Artists like John Paul Leon, Bill Sienkiewicz, and of course Jack Kirby and Steve Ditko became major influences. But beyond that, there was a lot of influencers of my own that worked on the project. Artists like Neil Campbell Ross, Alberto Meiglo, Robh Rupple, and Peter Chan were some of my favorite artists working in the industry and it was a true blessing to be working even in the same stratosphere as them.

What previous experience before getting your first chance to work as an art director do you think best prepared you for the job?

Everything. All of it. The good and the bad projects, there was always something to learn. I have been fortunate to work in a variety of industries on a variety of projects with a variety of art directions.

See more of Patrick’s portfolio work >

What does your day-to-day look like?

My day to day involves a lot of back and forth between directors and other artists on the production. Directors are always concerned about story and how to tell the story, and artists are doing their best to come up with solutions to best aid the directors in this pursuit. I’ll spend time with directors to get an understanding of their needs. Then, I’ll work with the artists (and create artwork myself) to try and solve these problems in the most interesting and creative way possible.

As a result, we spend lots of time talking and reviewing artwork to find ways to improve our ideas. Sometimes these discussions can be very abstract and aspirational. Other times, they can be very technical when we work on an artists’ skills to ensure they have the tools to create the vision they wish to communicate.

How important does your portfolio factor in getting the job?

Your portfolio is everything, it is what gets you in the door. Always be working on your skills and expanding the work that you do. Having said that, your attitude and ideas are what keep you in the door. Nobody wants to work with someone with a bad attitude, this process is so collaborative that everyone needs to gel.

What are some of the biggest challenges or frustrations you had to deal with in your role?

Miscommunication is the biggest frustration. You’ll never have enough time or skills to do all the work yourself, and often the ideas we are discussing are very abstract concepts. At times you may communicate a vision and it does not translate properly, it could be your fault, or whomever you are trying to communicate with. It can become awfully frustrating when you are saying one thing and getting results that do not meet your expectations.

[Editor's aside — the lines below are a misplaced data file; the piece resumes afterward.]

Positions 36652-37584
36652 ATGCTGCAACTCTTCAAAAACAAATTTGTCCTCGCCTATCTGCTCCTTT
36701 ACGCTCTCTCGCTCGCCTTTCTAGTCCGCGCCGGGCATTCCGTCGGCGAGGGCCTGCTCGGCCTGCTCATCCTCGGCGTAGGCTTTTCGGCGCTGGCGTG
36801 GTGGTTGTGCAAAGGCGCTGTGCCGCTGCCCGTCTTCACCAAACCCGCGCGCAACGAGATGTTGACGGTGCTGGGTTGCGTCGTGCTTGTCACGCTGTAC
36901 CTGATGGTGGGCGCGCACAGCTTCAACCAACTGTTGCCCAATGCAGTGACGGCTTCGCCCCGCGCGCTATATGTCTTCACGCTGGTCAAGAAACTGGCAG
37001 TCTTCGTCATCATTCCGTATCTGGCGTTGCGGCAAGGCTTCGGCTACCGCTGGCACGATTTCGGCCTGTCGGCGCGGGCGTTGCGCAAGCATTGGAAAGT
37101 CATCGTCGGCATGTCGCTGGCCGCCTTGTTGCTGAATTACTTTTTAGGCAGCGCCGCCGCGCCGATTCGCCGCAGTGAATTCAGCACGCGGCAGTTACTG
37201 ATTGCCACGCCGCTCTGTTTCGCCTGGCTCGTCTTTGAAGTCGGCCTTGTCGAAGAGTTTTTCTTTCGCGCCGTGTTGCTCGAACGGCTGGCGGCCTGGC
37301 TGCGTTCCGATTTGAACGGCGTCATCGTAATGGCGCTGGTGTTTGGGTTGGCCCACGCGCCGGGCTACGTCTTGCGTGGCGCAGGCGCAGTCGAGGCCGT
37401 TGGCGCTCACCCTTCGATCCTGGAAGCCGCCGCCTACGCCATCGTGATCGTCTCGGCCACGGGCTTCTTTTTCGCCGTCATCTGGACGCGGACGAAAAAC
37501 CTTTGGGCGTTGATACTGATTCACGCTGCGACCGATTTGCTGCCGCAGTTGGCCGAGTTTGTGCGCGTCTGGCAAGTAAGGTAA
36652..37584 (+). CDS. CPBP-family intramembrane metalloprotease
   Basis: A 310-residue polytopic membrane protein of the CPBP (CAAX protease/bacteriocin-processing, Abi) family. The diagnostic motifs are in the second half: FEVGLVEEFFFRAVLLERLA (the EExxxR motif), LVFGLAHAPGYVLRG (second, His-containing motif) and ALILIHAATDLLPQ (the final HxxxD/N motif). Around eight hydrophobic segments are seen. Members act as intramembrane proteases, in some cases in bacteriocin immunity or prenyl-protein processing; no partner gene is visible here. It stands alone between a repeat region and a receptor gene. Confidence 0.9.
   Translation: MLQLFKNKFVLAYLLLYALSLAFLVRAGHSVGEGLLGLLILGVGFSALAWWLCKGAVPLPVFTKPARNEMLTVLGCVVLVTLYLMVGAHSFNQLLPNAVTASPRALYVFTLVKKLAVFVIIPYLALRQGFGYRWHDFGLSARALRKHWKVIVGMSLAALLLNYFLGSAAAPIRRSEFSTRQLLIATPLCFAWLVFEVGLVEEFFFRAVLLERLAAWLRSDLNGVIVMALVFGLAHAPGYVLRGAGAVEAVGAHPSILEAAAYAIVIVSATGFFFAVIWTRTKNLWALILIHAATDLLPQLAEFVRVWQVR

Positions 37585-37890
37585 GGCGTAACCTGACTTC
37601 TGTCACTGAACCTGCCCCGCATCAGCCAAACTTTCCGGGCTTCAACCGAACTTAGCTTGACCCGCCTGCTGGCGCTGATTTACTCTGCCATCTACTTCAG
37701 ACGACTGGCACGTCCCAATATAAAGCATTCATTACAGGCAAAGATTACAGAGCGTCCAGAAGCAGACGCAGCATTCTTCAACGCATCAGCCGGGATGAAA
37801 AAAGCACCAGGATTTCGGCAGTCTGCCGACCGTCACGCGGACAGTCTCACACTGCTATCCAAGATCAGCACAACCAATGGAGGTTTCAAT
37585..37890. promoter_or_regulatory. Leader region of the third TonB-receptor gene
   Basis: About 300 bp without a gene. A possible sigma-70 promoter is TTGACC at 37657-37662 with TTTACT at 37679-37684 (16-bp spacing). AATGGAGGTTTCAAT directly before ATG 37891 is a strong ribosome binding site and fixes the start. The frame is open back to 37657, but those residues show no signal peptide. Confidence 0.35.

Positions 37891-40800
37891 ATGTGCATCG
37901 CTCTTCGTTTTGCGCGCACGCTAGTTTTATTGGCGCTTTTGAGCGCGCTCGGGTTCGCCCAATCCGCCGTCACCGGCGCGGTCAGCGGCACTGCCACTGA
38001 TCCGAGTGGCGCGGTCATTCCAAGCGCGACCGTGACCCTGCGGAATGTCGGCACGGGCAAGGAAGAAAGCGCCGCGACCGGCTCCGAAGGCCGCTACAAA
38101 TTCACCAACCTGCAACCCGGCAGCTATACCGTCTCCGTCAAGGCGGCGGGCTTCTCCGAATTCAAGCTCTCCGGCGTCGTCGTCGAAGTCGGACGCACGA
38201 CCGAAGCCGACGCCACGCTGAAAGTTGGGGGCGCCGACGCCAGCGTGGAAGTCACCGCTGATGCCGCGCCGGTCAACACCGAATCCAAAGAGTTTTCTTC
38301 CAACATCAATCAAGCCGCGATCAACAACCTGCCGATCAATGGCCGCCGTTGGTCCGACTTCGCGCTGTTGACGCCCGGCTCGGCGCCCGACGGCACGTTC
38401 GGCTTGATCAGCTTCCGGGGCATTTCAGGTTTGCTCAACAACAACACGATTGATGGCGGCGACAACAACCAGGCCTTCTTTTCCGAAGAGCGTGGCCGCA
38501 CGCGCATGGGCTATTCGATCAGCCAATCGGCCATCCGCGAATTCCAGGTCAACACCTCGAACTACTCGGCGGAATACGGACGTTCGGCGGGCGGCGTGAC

It is important to then find where communication is breaking down. Am I not saying what I think I am saying? Are they not hearing what I am saying? Is there something in my own language that is being distorted? In the end, it becomes your problem to solve and you need to be open to changing your approach often if you want to succeed.

What were some of your biggest takeaways from working on such a huge project?

No person is an island! You cannot accomplish something so big on your own and you need to be a part of a team. Never think your ideas are so good that there isn’t a better one right around the corner. And – listen. Everything you need to know is being said, you just need to listen carefully and consider the true needs of the project. Also, try not to get too stressed out.

What advice do you have for any aspiring art directors?

Maintaining motivation and inspiration is a major part of the job. You want the artists around you to always be excited to do their best work. As an aspiring art director, pay attention to what motivates and inspires you. When have you been inspired? How have others inspired you? Art directing is a selfless role. You need to think of the needs of the film, director, and artists around you, before yourself.

O’Keefe partnered with Animation Portfolio Workshop in Toronto to award an annual scholarship of tuition and mentorship.

“I took their workshop when I was in high school and they were…flexible…towards my financial situation. A couple of bucks shouldn’t stand in somebody’s way of achieving their goals. I feel it necessary to give back to all those that helped me.”

See more of Patrick’s artwork on his ArtStation page.

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About the author

Sierra is the Editor of ArtStation Magazine.